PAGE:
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Mar 28

On Trayvon Martin

If you follow me on Twitter or Facebook, then you know that I’ve been paying attention to what’s going on in the Trayvon Martin case.

We live in a world where a young black man, unarmed, is shot coming home from the convenience store and his killer is not arrested, not prosecuted. We live in a world where a young black man, unarmed, is shot coming home from the convenience store and he is deemed to be at fault for his own death.

Quite frankly, there’s just too much for me to do justice in a post, so I’m going to post links to what I’ve been reading, in the order that I read them, earliest reports to latest.  Please click through to these reports. Please read. Please get informed. If you don’t have time to click through to all the links, Mother Jones has a frequently updated page with all the latest developments.

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4 comments

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  1. Tom Seeman

    When the story first broke, it looked pretty clear-cut that a grave injustice had been done to Trayvon Martin. Then, more information came out that cast doubt on the initial version of events and made one wonder if Mr Martin was really so innocent, and Mr. Zimmerman so guilty. But then over the past 24 hours or so the pendulum has swung again, casting doubt on the second round of information, and now… I have no idea where this thing is headed. I’m reserving judgment for now except to say that I’d like an independent investigation.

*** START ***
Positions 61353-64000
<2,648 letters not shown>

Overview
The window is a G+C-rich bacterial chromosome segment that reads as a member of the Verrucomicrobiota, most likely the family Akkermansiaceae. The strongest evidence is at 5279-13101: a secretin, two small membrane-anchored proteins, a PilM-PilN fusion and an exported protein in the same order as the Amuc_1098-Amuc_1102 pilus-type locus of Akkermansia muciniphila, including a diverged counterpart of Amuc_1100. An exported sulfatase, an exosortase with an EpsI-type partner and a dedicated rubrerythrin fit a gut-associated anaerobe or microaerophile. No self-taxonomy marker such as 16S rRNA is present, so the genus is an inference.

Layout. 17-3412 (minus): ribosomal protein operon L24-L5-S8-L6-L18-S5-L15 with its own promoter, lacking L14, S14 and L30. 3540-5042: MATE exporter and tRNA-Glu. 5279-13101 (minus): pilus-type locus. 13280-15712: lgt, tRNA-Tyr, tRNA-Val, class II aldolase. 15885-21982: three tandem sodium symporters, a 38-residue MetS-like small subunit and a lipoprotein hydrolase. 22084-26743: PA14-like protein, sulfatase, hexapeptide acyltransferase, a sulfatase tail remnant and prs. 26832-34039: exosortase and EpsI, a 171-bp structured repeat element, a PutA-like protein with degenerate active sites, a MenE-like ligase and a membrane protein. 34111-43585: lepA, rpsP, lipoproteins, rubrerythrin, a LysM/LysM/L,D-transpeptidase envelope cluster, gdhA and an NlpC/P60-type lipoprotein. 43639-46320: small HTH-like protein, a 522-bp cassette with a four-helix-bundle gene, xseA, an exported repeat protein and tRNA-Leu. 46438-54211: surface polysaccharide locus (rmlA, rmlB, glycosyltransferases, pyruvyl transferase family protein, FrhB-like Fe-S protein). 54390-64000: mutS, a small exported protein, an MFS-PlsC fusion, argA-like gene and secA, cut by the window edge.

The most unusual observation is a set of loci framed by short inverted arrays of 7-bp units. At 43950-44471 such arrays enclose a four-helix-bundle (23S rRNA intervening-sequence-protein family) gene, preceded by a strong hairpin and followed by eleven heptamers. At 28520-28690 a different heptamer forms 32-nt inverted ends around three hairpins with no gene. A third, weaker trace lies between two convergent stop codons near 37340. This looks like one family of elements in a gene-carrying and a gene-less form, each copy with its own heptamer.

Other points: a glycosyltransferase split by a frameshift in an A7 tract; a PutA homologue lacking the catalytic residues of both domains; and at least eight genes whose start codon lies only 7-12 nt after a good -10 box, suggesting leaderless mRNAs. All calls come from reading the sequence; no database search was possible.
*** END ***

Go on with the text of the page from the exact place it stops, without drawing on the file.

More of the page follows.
The usual suspects on both/all sides are exploiting the event for all it’s worth. Unfortunate but predictable.

    Posting links to an ongoing story seems a worthy thing to do, but once again I’d caution against drawing premature conclusions. What I find fascinating is the tendency of partisans to believe the version of events that fits their political ideology… a trap I’ll admit I’ve fallen into more than once!

  2. Liz

    What I, and most of the folks who I’m linking to, want is merely for there to be some kind of judicial accounting.

    In England, according to what I’ve read, every death is looked into by a court of Inquest. A jury looks at all the facts in evidence and declares their judgment of what caused the death. Natural causes, murder, what have you.

    I wish that we had that system here, because what offends me most is that there would be no official attention paid to this death if we were not protesting.

    I’m not saying that Zimmerman should be convicted. I’m saying that Zimmerman should be tried. Letting him walk away from this shooting without even a trial? Now THAT’s a rush to judgment!!!!

  3. Tom Seeman

    Liz, I think you misunderstand how the judicial system works. We do not have trials to discover the truth or to hold people accountable or whatever. A trial is not nor should it be an inquiry. That’s why we have investigations.

    Only if the state believes the person to be guilty are they brought to trial. So if you do not think someone should be convicted there is no reason to bring them to trial, because like I said you (the DA, Commonwealth’s Attorney, whatever the title)don’t bring someone to trial unless you’re sure they’re guilty.

    So far the local authorities did their investigation and did not believe Zimmerman guilty. Now, perhaps they are wrong, perhaps they did a bad job, perhaps they’re a bunch of Klansmen. In that case we bring in the state or Feds and they do an investigation.

    I’m all for a higher-level investigation, but a trial at this point is premature.

    1. Liz

      Well, when a tragedy like this one occurs, it seems that merely investigating is not enough for transparency and accountability. I do wish we had the inquest system here for deaths so that we could have a public accounting of what is known about a death, and who, if anyone should be held responsible, and if there is enough evidence to bring to a trial.

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